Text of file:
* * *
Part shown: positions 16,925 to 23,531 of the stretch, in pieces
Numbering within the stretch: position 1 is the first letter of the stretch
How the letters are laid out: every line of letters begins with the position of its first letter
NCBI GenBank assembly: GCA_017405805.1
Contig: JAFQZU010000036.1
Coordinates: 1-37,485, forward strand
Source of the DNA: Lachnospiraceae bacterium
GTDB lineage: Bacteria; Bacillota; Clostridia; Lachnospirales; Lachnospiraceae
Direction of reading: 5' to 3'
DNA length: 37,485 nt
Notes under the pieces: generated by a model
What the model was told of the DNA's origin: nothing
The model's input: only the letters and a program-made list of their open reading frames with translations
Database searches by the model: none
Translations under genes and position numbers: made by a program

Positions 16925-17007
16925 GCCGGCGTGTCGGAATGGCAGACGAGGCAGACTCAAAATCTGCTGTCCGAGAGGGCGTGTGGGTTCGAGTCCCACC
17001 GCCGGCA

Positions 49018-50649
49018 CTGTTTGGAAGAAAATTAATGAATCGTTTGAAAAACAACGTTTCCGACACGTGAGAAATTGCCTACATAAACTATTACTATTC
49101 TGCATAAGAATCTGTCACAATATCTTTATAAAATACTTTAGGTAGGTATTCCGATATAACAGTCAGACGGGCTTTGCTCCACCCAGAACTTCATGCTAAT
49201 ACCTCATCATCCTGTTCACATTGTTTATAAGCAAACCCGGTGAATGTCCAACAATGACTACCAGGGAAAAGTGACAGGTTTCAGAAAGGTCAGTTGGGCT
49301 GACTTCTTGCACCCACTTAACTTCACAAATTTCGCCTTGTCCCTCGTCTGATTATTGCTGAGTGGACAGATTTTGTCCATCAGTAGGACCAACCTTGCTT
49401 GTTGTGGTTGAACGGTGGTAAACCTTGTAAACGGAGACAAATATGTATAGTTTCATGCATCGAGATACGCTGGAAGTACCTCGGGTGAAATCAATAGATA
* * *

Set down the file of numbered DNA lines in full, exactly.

Part shown: positions 16,925 to 23,531 of the stretch, in pieces
Numbering within the stretch: position 1 is the first letter of the stretch
How the letters are laid out: every line of letters begins with the position of its first letter
NCBI GenBank assembly: GCA_017405805.1
Contig: JAFQZU010000036.1
Coordinates: 1-37,485, forward strand
Source of the DNA: Lachnospiraceae bacterium
GTDB lineage: Bacteria; Bacillota; Clostridia; Lachnospirales; Lachnospiraceae
Direction of reading: 5' to 3'
DNA length: 37,485 nt
Notes under the pieces: generated by a model
What the model was told of the DNA's origin: nothing
The model's input: only the letters and a program-made list of their open reading frames with translations
Database searches by the model: none
Translations under genes and position numbers: made by a program

Positions 16925-17007
16925 GCCGGCGTGTCGGAATGGCAGACGAGGCAGACTCAAAATCTGCTGTCCGAGAGGGCGTGTGGGTTCGAGTCCCACC
17001 GCCGGCA

Positions 49018-50649
49018 CTGTTTGGAAGAAAATTAATGAATCGTTTGAAAAACAACGTTTCCGACACGTGAGAAATTGCCTACATAAACTATTACTATTC
49101 TGCATAAGAATCTGTCACAATATCTTTATAAAATACTTTAGGTAGGTATTCCGATATAACAGTCAGACGGGCTTTGCTCCACCCAGAACTTCATGCTAAT
49201 ACCTCATCATCCTGTTCACATTGTTTATAAGCAAACCCGGTGAATGTCCAACAATGACTACCAGGGAAAAGTGACAGGTTTCAGAAAGGTCAGTTGGGCT
49301 GACTTCTTGCACCCACTTAACTTCACAAATTTCGCCTTGTCCCTCGTCTGATTATTGCTGAGTGGACAGATTTTGTCCATCAGTAGGACCAACCTTGCTT
49401 GTTGTGGTTGAACGGTGGTAAACCTTGTAAACGGAGACAAATATGTATAGTTTCATGCATCGAGATACGCTGGAAGTACCTCGGGTGAAATCAATAGATA